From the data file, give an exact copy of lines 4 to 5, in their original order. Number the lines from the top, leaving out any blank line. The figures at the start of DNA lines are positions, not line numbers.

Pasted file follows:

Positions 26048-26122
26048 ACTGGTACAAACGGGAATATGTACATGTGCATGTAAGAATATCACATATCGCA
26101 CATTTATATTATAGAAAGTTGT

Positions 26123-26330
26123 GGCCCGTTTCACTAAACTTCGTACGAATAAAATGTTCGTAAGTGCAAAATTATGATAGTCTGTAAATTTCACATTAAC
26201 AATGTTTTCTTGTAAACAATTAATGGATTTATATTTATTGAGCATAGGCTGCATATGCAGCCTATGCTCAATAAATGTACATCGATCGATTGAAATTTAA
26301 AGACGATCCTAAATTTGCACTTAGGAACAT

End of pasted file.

Positions 26123-26330
26123 GGCCCGTTTCACTAAACTTCGTACGAATAAAATGTTCGTAAGTGCAAAATTATGATAGTCTGTAAATTTCACATTAAC